Once we were back outside we could see North Korean soldiers peering through binoculars watching our tour group as we stood on the steps standing only inches away from the North Korean side.

After we left the conference building we were loaded up onto a different bus from the one that we originally came on. While on the bus the guiding Soldier told us that there are only two villages in the DMZ. These villages are near the city of Panmunjom. On the south side the village is Daeseong and on the north side the village is Giljeong.

Daeseong is a government-subsidized village that has an elementary school, church, and is tax-free. The government pays the villagers about $82,000 dollars to harvest crops year round. The homes are modern and have technologies such as the Internet. We were told that right now 230 residents live within the village and have to follow a curfew of 11pm. When these villages want farm their crops they must have a soldier escort. We were blown away by this but got to see a famer first hand with two soldiers guarding him work near by.

The only way to live within this village is if you are a woman who marries into it or have an ancestor that lived or lives within it.  We thought this was rather interesting.

We asked what the village does when the child reaches an age where they are above elementary level. We were told that the villager’s family can choose where to send the child to school and are basically exempt from the rule of staying so many day/nights within the village while that child is attending school. We also learned that there were currently about 20 some students and there were just as many teachers to the student ratio –wow-.  When one of the students graduates from school the surrounding ROK Army Soldiers, nearby town Mayor and government officials attends the graduation and makes a big deal about it with a celebration. The child ends up with so many gifts that they have to have two trucks bring the gifts back to the village for the graduating child.

On the north side the village of Giljeong is rather different. This village was actually constructed years ago and was basically empty and used as propaganda up until the past few years. Recently the village has had some activity with North Koreans living within it.

On the tour we stopped off at one of the observation towers where we could see from a distance the Giljeong village. The village has a 160m high Eiffel tower structure flying a huge North Korean flag weighing about 660 pounds. We were able to take some pictures to show you all but the wind wasn’t blowing hard enough to extend the flag out.

The tour included getting to see the bridge of no return. This bridge leads into North Korea and obviously has no return. Near this bridge is where the “ax incident” occurred and there is a memorial plaque in remembrance.

After touring around Camp Bonifas we got back on our original bus and went for lunch. We had our option of bulgogi or bibimbap. Most of us within our group choose bibimbap. The dish and sides were delicious and really inexpensive!

After lunch we were back on the bus and heading to the Dora Observatory and the DMZ 3rd Tunnel. We were not really impressed with the Dora Obsevatory as the observatory section was being worked on and we couldn’t access it. Hence we could only peer out the huge glass windows with our own eyes to see North Korea in the distance. We decided that we would have to go back and give it another shot to make a final opinion of the place.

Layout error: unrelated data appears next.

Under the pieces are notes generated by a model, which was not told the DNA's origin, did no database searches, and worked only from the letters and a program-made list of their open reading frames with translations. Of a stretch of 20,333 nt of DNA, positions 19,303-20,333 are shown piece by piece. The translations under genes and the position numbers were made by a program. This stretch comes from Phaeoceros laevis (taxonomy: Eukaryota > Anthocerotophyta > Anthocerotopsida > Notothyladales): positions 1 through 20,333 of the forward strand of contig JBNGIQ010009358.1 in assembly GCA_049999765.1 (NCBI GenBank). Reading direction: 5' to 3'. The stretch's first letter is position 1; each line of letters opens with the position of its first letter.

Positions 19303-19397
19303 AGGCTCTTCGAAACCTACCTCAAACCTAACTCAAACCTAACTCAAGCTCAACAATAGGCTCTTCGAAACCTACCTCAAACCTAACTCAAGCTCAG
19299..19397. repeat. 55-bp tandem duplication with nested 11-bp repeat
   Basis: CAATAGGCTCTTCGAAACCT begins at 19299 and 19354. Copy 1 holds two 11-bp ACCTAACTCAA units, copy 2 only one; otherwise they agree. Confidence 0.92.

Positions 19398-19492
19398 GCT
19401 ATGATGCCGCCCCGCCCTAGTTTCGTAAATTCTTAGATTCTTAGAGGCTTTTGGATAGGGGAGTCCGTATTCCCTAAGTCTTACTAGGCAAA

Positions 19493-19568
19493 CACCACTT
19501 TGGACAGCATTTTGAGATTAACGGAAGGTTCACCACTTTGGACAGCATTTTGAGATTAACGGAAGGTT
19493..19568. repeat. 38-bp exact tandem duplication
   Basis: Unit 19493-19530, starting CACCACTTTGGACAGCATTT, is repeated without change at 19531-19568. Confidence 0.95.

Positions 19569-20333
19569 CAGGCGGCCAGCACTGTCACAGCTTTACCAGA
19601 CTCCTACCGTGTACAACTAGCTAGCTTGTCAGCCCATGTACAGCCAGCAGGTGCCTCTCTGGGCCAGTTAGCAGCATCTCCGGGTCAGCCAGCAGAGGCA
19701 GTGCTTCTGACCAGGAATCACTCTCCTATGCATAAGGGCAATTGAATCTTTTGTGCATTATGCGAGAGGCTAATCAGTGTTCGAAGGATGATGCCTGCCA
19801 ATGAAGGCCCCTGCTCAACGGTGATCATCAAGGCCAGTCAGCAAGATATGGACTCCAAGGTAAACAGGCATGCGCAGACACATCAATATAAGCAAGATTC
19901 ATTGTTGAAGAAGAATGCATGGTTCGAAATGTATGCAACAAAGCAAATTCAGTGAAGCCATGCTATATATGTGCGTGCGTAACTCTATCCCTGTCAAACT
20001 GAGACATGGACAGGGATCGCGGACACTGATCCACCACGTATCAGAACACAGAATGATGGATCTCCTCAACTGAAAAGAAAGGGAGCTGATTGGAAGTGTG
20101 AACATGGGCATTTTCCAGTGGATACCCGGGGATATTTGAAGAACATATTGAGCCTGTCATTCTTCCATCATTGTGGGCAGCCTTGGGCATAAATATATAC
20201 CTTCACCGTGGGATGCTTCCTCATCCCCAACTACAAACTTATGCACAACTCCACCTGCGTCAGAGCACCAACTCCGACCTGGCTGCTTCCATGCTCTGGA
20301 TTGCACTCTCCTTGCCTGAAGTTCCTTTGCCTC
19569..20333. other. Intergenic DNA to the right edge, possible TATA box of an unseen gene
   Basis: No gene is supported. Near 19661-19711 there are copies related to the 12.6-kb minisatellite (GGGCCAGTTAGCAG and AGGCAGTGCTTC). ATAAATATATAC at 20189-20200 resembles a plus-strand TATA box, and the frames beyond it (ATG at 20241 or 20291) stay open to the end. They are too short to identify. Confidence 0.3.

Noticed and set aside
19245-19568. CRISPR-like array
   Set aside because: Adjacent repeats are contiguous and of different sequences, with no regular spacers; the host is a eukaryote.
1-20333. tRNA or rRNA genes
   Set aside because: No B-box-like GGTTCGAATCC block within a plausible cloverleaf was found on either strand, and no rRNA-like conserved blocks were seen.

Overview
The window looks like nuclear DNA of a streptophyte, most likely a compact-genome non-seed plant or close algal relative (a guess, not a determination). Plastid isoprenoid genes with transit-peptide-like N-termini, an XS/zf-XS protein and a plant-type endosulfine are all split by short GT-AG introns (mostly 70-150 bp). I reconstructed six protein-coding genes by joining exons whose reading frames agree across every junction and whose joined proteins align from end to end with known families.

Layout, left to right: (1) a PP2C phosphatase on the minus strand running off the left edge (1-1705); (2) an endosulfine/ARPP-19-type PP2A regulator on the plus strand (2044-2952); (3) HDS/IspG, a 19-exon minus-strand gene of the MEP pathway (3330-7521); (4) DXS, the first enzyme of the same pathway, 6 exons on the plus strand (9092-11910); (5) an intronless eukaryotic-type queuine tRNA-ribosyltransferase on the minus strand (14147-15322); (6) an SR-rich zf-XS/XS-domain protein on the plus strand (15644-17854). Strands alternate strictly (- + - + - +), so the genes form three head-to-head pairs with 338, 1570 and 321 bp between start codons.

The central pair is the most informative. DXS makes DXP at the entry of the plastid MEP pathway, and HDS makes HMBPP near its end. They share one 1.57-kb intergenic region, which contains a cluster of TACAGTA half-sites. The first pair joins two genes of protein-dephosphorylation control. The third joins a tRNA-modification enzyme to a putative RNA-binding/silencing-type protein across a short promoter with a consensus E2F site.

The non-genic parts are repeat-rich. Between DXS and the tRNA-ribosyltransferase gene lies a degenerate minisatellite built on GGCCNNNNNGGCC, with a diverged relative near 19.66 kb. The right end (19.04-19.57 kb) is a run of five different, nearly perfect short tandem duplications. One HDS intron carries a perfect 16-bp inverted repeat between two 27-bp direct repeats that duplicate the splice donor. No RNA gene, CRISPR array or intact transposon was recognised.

The last stop on the tour was the DMZ 3rd tunnel. Right off the bat the tour guide will warn you that this is quite a hike and will take time to see. We knew what we were getting into because of friends who have already experienced the tour. We wanted to experience it because we never knew if we would ever get a chance to again.

There are four tunnels crossing the DMZ that have been dug by North Korea leading to Seoul. They say that there are around sixteen tunnels estimated in total. These tunnels have been discovered only within the past few years, 1974 to be exact. North Korea tried to cover up the tunnels by saying that they were for mining and painted the walls black to have the appearance of anthracite. Of course no coal was ever found in these tunnels.

The 3rd tunnel that we toured is incredibly sloped the entire way down. The tunnel signs read that the tunnel is 1,700 yd long and about 490 ft below ground. They did not allow cameras in the tunnel. However, we snapped a few pictures from outside of the building of the tunnel start.

You are required to wear a helmet if you go into the tunnel. We laughed because if anything did happen when you were down in the tunnel this flimsy plastic helmet was not going to protect you from anything. We quickly realized that the helmet served the purpose of protecting your head when you have to walk crouched over through the low and uneven tunnel ceiling. Poor Hector wacked his head a few times and when we were laughing we ended up whacking ours.

On the way back up from being in the tunnel the air feels heavy when you are making your way back up. We knew were in trouble when we saw Koreans stopping along the way back up to take a break because these are the people who hike tall mountains on the weekends for fun and walk as a major mode of getting around.